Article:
Image: Collin M Jensen, 25 April 2008 [larger view].
Please name at least one field mark that supports your identification.
Rick Wright, Managing Director of WINGS Birding Tours Worldwide, writes:
A brown duck. The fact that the plumage comprises solid blocks of color rather than complex patterns makes this a diving duck, and the largely white sides and breast should make us think of one of the “sea ducks.” Scoters are darker, eiders more finely patterned, but this looks just right for a young male goldeneye.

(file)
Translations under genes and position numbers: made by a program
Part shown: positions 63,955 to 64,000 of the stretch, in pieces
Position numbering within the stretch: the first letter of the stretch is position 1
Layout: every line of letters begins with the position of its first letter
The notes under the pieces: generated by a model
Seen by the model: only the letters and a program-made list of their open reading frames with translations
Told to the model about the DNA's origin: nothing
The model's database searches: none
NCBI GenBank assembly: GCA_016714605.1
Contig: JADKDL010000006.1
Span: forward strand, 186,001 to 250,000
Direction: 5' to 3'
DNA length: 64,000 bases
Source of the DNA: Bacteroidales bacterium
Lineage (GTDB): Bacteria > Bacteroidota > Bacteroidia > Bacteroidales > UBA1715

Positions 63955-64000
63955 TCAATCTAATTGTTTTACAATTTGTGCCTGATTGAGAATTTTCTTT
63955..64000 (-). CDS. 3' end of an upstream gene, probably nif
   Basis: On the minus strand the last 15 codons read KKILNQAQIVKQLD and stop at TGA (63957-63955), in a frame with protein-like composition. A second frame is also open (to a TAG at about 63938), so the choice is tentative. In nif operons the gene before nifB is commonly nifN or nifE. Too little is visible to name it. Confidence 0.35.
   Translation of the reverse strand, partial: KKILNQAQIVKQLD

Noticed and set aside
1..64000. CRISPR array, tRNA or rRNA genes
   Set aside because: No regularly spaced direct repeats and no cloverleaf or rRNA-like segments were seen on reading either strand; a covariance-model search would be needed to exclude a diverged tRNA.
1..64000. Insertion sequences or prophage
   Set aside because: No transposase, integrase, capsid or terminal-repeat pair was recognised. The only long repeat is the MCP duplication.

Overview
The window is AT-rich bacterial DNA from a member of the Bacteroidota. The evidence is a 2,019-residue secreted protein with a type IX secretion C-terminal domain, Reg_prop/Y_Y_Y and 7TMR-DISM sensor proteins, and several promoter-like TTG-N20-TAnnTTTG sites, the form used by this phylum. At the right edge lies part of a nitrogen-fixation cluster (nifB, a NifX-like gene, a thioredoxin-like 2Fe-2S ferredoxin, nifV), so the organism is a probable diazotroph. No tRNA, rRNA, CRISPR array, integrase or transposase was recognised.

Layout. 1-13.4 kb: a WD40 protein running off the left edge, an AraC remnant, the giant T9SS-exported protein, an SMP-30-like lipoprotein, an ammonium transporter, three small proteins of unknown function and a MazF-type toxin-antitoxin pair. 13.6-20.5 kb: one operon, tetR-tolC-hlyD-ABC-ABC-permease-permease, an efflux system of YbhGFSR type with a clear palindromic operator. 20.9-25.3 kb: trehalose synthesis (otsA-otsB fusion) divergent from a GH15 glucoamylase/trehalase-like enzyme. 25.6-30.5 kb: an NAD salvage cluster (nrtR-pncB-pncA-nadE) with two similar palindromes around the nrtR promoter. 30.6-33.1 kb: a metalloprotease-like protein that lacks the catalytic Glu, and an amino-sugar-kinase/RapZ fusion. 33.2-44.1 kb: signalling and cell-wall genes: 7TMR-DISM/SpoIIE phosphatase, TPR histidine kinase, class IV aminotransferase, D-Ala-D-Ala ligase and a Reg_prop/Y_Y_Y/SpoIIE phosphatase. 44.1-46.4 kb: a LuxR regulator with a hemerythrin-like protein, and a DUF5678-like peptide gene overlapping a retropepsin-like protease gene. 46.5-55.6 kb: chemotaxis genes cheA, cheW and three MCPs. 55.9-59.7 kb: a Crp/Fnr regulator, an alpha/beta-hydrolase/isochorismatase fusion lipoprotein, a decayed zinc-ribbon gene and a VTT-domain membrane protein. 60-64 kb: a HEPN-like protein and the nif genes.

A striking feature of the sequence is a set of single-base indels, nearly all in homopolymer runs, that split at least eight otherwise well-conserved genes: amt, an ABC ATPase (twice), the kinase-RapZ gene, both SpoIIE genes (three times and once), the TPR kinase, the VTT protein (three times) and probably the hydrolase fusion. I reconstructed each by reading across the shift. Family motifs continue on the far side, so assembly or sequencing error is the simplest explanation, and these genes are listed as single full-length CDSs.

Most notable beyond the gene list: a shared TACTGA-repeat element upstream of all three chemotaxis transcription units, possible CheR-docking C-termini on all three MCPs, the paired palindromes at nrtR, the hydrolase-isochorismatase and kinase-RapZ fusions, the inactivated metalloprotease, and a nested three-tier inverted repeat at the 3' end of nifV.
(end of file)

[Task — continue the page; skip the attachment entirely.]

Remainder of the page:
The large, rather eider-like bill is enough, it seems to me, to identify this as a Common Goldeneye, but there’s another mark that clinches the identification. The scapulars — the long feathers of the “shoulder” extending down over the folded wing — are coming in with long white stripes, quite different from the corresponding feathers in Barrow’s Goldeneye, which are black with neat white squares. The head shape, too, with a steep forehead and flat crown, is different from the high-peaked triangle of Barrow’s Goldeneye.
Goldeneye identification is not as easy as I used to think, and the diagnosis of any given individual can be complicated by the promiscuity of both goldeneyes, Bufflehead, and Hooded Merganser. But I’d happily call this bird a Common Goldeneye if I saw it in the field.
Review all mystery birds to date.